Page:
Dr Ehmke Pohl
(email at email@example.com)
The major goal of the laboratory is to unravel the three-dimensional structures of proteins associated with virulence and disease. The results will be used to elucidate structure-function relationships with the ultimate goal of exploiting this information whenever feasible to improve existing or design novel ligands that possess the potential to become medically relevant. Although X-ray crystallography will be the dominant technique employed, complementary methods, including microPIXE, X-ray absorption spectroscopy, Isothermal calorimetry (ITC), are utilized.
Bacterial DNA-binding proteins and regulatory networks
The viability of all (pathogenic) bacteria depends greatly on adaption to the changing environment. Therefore, the regulation of gene expression in response of external signal and the regulatory networks governing these processes are of significant importance. In our on-going effort to unravel the molecular basis of bacterial gene control we have solved the structures of a number of DNA-binding protein from Corynebacteria and Mycobacteria (Lucarelli et al. 2007, 2008). More recently we have determined the crystal of ClgR (Clp gene regulator) one of the central transcriptional activator in the stress response of Corynebacterium diphtheria (Russo et al. 2009).
Figure 1. Crystal structure of the ClgR dimer with the putative DNA-recognition helices shown in red (Russo et al. 2009)
The protein adopts an all-helical dimeric structure with the putative DNA-recognition helices in an almost perfect position to bind to slightly bent B-DNA. Computer models depicted in Figure 2 suggest a way how pseudo-palindromic DNA is recognized.
Figure: Model of ClgR bound to DNA.
Glycolytic enzymes from T. tenax.
The anaerobic, facultative heterotrophic crenarchaeote Thermoproteus tenax was one of the first hyperthermophilic Archaea described and today serves as a model organism to study the many basic physiological processes including the central carbohydrate metabolism. Over the last years we have solved crystal structures of a number of enzymes from T. tenax in order to elucidate the structural basis of catalysis, enzymatic mechanism and regulation. The most recent example shown here is the crystal structure of KD(P)G aldolase solved in a covalent complex with pyruvate which helped to explain substrate promiscuity in this enzyme.
Figure 2 (Right): Ribbon diagram of KDPG Aldolase from T. Tenax (Pauluhn et al. 2008)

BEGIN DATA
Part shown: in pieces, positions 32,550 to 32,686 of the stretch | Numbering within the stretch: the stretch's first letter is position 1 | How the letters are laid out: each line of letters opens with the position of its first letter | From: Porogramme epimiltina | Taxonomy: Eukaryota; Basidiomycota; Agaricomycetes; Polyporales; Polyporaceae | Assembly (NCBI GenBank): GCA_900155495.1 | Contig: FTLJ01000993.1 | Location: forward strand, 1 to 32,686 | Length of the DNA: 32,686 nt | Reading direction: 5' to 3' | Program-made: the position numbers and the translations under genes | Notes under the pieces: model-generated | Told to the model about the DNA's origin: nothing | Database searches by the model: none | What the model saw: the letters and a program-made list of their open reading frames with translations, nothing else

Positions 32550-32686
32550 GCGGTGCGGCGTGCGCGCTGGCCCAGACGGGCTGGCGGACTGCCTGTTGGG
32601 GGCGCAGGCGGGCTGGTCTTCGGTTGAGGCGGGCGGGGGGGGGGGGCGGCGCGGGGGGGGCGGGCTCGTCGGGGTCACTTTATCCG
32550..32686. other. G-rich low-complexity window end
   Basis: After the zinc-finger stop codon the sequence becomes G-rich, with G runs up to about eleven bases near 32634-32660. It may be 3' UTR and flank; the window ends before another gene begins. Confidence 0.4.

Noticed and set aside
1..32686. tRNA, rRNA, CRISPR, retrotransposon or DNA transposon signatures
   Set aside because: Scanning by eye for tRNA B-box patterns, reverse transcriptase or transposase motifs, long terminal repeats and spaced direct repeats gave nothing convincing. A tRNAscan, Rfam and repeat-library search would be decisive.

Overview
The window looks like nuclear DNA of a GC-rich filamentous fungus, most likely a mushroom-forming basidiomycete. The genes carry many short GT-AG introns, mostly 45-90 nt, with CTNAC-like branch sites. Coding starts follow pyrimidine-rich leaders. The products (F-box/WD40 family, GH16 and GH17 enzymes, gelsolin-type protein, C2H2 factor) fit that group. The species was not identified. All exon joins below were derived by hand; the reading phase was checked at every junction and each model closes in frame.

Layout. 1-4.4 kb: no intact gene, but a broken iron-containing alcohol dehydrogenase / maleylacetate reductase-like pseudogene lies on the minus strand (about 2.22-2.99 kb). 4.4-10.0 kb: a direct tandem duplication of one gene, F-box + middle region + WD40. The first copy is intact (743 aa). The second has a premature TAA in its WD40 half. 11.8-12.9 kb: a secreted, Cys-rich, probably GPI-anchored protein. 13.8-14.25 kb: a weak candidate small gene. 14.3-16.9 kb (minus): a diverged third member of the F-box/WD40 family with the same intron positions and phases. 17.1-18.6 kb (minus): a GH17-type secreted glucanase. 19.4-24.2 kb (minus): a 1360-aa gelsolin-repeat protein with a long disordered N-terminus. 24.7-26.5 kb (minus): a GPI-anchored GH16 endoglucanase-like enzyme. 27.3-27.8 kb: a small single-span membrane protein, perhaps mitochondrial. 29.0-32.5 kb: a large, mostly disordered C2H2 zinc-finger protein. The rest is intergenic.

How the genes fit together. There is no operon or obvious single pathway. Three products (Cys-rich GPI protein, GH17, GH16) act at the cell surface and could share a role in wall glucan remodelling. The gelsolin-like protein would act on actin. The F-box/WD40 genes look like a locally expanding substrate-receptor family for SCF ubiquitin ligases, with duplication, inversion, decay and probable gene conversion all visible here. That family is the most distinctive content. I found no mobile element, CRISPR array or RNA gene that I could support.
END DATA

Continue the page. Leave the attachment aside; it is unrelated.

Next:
Protein crystallography laboratory
Our laboratory is affiliated to the Center for Bioactive Chemistry and has thus access to all molecular biology techniques for cloning, protein overexpression and purification. In addition, particular emphasis is given to the biochemical and biophysical characterization (for example ITC, ultra-centrifugation, mass spectrometry). These techniques are used to characterize the sample and hence to increase the crystallization success rate. The laboratory is equipped with an Akta Explorer FPLC for protein purification and an Innovadyne Screenmaker for high-throughput crystallization in nL scale. Diffraction
data will be collected on a Bruker MicroStar H rotating anode equipped with a Proteum 135 CCD detector. Nevertheless, a significant part of our diffraction experiments is carried out at third-generation synchrotron sources, including the Swiss Light Source (SLS), the European Synchrotron Radiation Facility (ESRF) grenoble, and the Diamond Light Source (DLS), Didcot, UK.
Collaborators and funding
We collaborate with many colleagues in the Department of Chemistry as well as the School of Biological and Biomedical Sciences. The Biophysical Sciences Institute is of particular importance to support our cross-disciplinary research projects
Our external collaborators include microbiologists (Dr. M.L. Vasil, University of Denver, Colorado, and Dr. B. Siebers, Dr. R. Hensel from the University of Duisburg-Essen), biophysicists/protein crystallographers (Dr. E. Garman, University of Oxford), protein crystallographer and chemists (Dr. J. Yeh and Dr. C. Achim, Pittsburgh) and synchrotron scientists (Dr. A. Pauluhn, Swiss Light Source).
The work has been or is currently supported by the Royal Society, the BBSRC, EPSRC and the Wellcome Trust.
- Russo, S., Schweizer, J., Polen, T., Bott, M., Pohl, E. "Crystal Structure of the Caseinolytic Protease Gene Regulator, a Transcriptional Activator in Actinomycetes ", J. Biol. Chem. (2009) 284: 5208-5216.
- Yeh, J.I., Pohl, E., Truan, D., He, W., Sheldrick, G.M., Du, S., Achim, C. "The crystal structure of non-modified and bipyridine modified PNA-duplexes. Chemistry - A European Journal. (2010) 16:11867-75.
- Landsbury, A. Der Perng, M., Pohl, E., Roy A. Quinlan, R.A. "Functional symbiosis between the intermediate filament cytoskeleton and small heat shock proteins" in "Small Stress Proteins and human Diseases", ed. Simon, S., Arigo A.P. Nova Publisher (2010).
- Lucarelli, D, Vasil, M.L., Meyer-Klaucke, Pohl E. "The metal-dependent regulator FurA and FurB from Mycobacterium tuberculosis". Int. J. Mol. Sci. (2008) 9:1548-1560.
- Truan,D., Vasil, A., Stonehouse, M., Vasil, M.L., Pohl, E. "High-level over-expression, purification, and crystallization of a novel phospholipase C/sphingomyelinase from Pseudomonas aeruginos" (2013) Protein Expression and Purification, in press.
- Quinlan, R.A., Zhang, Y., Lansbury, A., Williamson, I., Pohl, E., Sun, F., "Changes in the quaternary structure and function of MjHSP16.5 attributable to deletion of the I–X–I motif and introduction of the substitution, R107G in the a-crystallin domain", (2013), Phil Trans R Soc B in press.